Telecom regulator backs net neutrality
- Author: Douglas Reid Nov 30, 2017,
Nov 30, 2017, 12:24
The Telecom Regulatory Authority of India (Trai) has upheld the principle of an open internet and recommended that internet service providers (ISPs) should be prohibited from discriminating between their web traffic by either blocking some apps, websites and services or by offering "fast lanes" to those who pay for the privilege.
The guidelines issued by India's telecom regulator state that no internet access service provider shall resort to any form of discrimination, restriction or interference in the treatment of content, including practices like blocking, degrading, slowing down or granting preferential speeds.
These recommendations make Net Neutrality - the principle that says that all bits on the internet should be treated equally - rules in India far more ironclad than in the USA, where the FCC moved last week to repeal rules that prohibit internet service providers from blocking or slowing websites, or charging a premium for "fast lanes" for things like high-quality streaming. Based on the responses received, open house discussions were held in three cities.
However, an official with one of the telecom companies, on condition of anonymity, said the CDN exemption would be taken care of by the regulator's recommendation that the service providers should be restricted from entering into any arrangement, agreement or contract "that has the effect of discriminatory treatment based on content, sender or receiver, protocols or user equipment".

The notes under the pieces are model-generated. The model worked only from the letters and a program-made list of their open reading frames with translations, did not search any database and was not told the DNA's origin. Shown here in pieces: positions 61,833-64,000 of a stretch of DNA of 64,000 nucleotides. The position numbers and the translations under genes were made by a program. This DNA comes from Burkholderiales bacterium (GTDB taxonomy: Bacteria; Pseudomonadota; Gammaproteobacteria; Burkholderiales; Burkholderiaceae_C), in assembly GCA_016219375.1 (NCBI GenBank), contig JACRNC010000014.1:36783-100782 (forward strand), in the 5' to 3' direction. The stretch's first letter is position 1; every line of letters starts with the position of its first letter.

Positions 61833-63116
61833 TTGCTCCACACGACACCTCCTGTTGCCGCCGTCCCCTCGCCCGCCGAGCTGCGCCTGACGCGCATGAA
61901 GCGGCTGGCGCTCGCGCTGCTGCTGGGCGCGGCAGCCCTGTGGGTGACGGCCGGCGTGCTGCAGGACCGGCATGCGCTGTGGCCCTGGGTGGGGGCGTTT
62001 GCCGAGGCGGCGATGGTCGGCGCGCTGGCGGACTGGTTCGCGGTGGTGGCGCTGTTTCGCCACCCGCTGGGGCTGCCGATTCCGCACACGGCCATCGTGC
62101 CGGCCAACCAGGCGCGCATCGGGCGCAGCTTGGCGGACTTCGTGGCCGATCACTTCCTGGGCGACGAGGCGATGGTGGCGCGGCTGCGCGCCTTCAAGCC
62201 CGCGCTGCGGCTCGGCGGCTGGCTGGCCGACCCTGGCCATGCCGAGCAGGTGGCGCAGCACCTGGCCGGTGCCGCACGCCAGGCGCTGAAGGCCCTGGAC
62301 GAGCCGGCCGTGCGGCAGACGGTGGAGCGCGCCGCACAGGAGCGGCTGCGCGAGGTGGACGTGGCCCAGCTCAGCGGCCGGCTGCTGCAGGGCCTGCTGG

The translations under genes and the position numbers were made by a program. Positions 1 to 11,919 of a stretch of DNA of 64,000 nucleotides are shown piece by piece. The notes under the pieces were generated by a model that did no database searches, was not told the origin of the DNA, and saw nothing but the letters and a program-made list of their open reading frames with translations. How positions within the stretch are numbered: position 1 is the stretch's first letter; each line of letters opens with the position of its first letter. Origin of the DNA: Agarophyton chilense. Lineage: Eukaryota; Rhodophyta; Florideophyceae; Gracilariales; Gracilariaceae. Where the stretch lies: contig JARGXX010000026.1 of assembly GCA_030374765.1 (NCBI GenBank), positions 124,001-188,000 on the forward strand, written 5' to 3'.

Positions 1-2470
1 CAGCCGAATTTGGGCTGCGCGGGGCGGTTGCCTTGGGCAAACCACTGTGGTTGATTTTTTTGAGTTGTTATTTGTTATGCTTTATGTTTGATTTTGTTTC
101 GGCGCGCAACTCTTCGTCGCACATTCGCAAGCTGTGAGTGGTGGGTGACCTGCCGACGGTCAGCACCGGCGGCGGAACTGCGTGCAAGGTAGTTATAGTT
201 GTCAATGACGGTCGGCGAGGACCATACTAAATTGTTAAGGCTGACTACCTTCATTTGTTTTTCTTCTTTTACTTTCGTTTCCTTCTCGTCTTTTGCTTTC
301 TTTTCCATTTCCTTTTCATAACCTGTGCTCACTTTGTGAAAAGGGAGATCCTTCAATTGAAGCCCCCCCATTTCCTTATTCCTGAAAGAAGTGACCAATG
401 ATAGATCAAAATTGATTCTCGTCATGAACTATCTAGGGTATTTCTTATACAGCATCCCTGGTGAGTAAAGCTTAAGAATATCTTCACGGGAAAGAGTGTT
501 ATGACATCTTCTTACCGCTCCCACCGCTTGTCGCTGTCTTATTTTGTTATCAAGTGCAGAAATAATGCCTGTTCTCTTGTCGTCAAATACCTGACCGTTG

The move came after an extended campaign by internet activists against Facebook's free basics platform. The new rules, said to favour Internet service providers, will be put to vote next month in the US.
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TRAI has also suggested allowing telecom and Internet service providers to deploy "reasonable" traffic management practices from time to time, given that such interventions are "proportionate, transient and transparent in nature".
While these recommendations (in particular the license amendments) will only come into force if the Department of Telecommunications decides to implement them, TRAI quietly notes that pending consideration, it may regulate the "manner in which the current licensing requirement of unrestricted access to all content on the Internet is implemented and enforced".
This is at odds with the U.S. regulator, which seems to be moving towards dismantling rules on net neutrality.
Trai's stance is in contrast to that of the US Federal Communications Commission which had last week unveiled plans to rescind so-called net neutrality rules championed by former President Barack Obama.